Many Virginia lawmakers are hoping that 2019 is the year the state’s distracted driving laws are expanded. The state’s General Assembly came close to doing so in 2018, but efforts fell short.
Currently, Virginia has a distracted driving law that only allows police officers to pull someone over for texting while driving. The issues, lawmakers say, are that it’s hard for police to enforce and then convict, and that it doesn’t do enough to stop distracted driving.
Republican Assemblyman Chris Collins is proposing a bill (HB 1181) that would expand Virginia’s distracted driving laws to include more than just texting while driving. If passed, it would ban:
- Holding a cell phone to your ear
- Browsing the Internet
- Posting to – or checking in on – Facebook and other social media sites
- Using GPS
- Streaming music
Calls taken or placed using speakerphone via voice activation would still be OK. Drivers would also be permitted to use GPS or stream music if their phone was mounted to their dashboard or windshield.
The question opponents of an expansion to the law often raise is how officers will be able to enforce the ban if they’re already having trouble doing so with texting while driving. The bill’s backers are hoping that a $125 fine for a first offense and $250 for a second offense will be enough to deter people from driving while distracted.
Distracted Driving Causes Personal Injury
Officials from the Virginia Department of Motor Vehicles called distracted driving an “epidemic,” and said it was just as serious as drinking and driving.
In fact, in 2018, there were 248 deaths as a result of drunk driving in Virginia, compared to 208 as a result of distracted driving. DMV officials say this number is probably even higher, as it is difficult to identify all distracted driving cases.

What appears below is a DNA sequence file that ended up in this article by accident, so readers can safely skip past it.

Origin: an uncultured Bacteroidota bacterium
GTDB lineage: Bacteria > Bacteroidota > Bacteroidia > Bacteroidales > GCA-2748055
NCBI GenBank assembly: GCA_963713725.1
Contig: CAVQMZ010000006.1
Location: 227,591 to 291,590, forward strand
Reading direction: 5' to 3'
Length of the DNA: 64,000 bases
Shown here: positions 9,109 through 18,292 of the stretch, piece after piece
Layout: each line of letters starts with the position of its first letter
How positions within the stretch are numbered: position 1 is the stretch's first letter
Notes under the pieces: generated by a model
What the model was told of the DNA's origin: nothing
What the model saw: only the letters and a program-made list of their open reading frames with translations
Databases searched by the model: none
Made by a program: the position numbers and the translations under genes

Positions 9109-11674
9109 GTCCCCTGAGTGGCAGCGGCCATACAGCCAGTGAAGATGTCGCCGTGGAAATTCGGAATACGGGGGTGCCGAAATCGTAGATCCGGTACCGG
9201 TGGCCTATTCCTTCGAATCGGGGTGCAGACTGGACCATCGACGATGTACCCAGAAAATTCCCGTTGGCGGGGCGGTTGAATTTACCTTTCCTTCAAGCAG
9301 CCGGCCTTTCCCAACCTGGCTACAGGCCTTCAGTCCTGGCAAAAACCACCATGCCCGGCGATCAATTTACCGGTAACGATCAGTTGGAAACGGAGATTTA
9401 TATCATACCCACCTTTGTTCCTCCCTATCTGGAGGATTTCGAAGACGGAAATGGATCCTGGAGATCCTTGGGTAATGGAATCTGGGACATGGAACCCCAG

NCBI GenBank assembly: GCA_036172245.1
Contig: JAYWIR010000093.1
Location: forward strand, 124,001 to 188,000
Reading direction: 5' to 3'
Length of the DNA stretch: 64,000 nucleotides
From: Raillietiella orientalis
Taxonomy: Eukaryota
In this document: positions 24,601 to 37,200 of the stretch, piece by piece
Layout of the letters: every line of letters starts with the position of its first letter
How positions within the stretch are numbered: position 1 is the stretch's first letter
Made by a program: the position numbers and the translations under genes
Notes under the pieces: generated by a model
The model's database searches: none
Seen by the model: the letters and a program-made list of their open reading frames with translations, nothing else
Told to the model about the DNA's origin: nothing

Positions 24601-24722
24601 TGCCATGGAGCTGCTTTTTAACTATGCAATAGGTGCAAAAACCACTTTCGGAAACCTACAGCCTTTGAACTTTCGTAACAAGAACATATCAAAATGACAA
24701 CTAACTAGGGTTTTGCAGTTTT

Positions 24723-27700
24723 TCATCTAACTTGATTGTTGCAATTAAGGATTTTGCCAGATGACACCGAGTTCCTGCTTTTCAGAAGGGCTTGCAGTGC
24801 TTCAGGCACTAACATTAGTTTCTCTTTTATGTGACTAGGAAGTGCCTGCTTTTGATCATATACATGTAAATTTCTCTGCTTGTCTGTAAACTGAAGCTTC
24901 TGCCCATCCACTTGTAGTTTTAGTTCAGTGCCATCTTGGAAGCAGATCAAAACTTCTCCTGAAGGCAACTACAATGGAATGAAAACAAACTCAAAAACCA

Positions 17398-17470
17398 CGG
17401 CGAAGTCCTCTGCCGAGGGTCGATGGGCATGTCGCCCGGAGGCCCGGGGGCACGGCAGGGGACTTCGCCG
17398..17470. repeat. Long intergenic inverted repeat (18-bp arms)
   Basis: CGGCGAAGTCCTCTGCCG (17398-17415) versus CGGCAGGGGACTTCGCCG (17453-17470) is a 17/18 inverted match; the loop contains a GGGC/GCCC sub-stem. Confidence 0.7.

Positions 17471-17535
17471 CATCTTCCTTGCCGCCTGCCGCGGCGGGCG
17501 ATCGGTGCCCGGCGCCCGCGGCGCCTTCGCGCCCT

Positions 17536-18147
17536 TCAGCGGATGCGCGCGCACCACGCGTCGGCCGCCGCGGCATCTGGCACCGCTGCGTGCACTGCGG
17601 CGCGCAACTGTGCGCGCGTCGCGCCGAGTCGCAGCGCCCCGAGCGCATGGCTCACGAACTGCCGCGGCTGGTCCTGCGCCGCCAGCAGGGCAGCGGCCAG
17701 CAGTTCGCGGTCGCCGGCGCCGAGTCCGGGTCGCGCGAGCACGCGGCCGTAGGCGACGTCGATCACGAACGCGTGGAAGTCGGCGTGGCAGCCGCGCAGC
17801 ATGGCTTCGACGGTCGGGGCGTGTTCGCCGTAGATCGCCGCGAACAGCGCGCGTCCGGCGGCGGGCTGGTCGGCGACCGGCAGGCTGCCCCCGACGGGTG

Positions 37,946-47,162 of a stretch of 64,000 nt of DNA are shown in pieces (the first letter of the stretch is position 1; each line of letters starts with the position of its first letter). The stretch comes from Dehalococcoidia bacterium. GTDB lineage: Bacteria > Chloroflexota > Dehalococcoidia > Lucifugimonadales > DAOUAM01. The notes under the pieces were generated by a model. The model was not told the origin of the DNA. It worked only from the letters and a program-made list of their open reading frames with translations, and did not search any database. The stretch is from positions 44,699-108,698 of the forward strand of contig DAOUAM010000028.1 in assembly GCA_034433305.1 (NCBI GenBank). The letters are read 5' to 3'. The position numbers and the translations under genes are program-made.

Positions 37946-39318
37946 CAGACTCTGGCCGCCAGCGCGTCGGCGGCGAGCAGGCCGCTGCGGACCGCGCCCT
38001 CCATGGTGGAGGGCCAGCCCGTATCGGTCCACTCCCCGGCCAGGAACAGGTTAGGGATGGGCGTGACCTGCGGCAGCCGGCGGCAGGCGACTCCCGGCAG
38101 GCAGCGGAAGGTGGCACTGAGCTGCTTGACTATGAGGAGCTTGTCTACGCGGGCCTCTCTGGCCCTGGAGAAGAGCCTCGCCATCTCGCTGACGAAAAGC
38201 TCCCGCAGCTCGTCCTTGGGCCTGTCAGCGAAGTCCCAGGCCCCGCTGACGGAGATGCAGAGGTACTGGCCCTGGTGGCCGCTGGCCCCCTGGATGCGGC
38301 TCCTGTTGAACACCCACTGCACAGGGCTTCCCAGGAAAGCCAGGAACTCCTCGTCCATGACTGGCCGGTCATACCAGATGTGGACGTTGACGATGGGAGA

What’s more, in 2017, there were more than 26,000 motor vehicle crashes that involved distracted driving, which resulted in 15,000 injuries. These numbers only count incidents where drivers reported distracted driving, however. Most experts predict that this number is probably much higher.
The state’s lawmakers are looking to put a stop to the distracted driving epidemic, and prevent the multitude of personal injury cases in Virginia, by enacting tougher laws. Distracted driving is the second leading cause of car accidents nationally, accounting for roughly 10 percent of all accidents, according to Distraction.gov.
While Virginia’s ban on texting has addressed the top source of distracted driving – since texting behind the wheel makes a driver 23 times more likely to crash – they feel there’s still more to be done.
What’s Next for Distracted Driving in Virginia?
Most drivers across the state are hoping Virginia’s legislators toughen the laws on distracted driving. DMV officials are pushing for it as well, as they hope to curb the increasing epidemic of distracted driving causing serious bodily injury and death.
If you or someone you love has been physically impacted as a result of a distracted driver in Fairfax, contact the personal injury lawyers in Fairfax VA at Hilton & Somer, LLC by calling (703) 560-0700.